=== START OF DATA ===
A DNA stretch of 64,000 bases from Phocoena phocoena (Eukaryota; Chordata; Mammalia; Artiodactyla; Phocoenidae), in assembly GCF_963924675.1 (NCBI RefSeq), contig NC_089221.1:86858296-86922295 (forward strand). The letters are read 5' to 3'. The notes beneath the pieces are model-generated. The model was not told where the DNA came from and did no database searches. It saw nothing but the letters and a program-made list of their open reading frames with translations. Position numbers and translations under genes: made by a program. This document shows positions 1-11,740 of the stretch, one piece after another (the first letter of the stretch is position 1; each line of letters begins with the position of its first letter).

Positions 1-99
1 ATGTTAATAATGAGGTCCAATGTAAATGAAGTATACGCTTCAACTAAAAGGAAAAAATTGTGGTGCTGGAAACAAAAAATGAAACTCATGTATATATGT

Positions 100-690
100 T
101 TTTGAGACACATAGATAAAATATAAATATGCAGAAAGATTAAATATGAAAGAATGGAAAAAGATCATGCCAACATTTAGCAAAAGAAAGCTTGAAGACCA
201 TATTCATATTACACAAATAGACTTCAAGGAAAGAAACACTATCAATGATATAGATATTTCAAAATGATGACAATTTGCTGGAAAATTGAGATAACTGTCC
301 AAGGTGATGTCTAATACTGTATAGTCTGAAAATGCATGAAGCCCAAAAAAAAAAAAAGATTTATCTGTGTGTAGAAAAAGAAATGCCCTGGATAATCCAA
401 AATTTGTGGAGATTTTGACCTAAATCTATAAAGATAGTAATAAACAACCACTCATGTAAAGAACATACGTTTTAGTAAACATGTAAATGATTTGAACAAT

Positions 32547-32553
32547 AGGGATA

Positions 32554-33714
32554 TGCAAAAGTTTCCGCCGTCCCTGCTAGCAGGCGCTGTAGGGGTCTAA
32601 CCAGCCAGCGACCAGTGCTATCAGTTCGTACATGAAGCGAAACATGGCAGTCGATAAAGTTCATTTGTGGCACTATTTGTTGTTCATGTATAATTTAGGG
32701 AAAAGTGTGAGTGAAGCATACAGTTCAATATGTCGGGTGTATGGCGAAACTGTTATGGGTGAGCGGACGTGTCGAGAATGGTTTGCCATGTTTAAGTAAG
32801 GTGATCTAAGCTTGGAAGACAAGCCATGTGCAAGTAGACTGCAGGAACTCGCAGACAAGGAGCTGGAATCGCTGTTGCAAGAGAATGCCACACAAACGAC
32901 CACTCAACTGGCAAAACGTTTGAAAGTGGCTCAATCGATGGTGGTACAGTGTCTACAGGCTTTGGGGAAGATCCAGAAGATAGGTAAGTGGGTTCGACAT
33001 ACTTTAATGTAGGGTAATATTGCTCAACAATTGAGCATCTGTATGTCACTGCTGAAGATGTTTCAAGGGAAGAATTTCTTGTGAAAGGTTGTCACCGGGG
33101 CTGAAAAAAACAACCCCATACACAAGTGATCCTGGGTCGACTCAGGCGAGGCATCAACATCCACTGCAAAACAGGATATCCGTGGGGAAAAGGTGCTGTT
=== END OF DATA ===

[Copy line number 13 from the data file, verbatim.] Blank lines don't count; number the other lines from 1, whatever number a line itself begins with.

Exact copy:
32554 TGCAAAAGTTTCCGCCGTCCCTGCTAGCAGGCGCTGTAGGGGTCTAA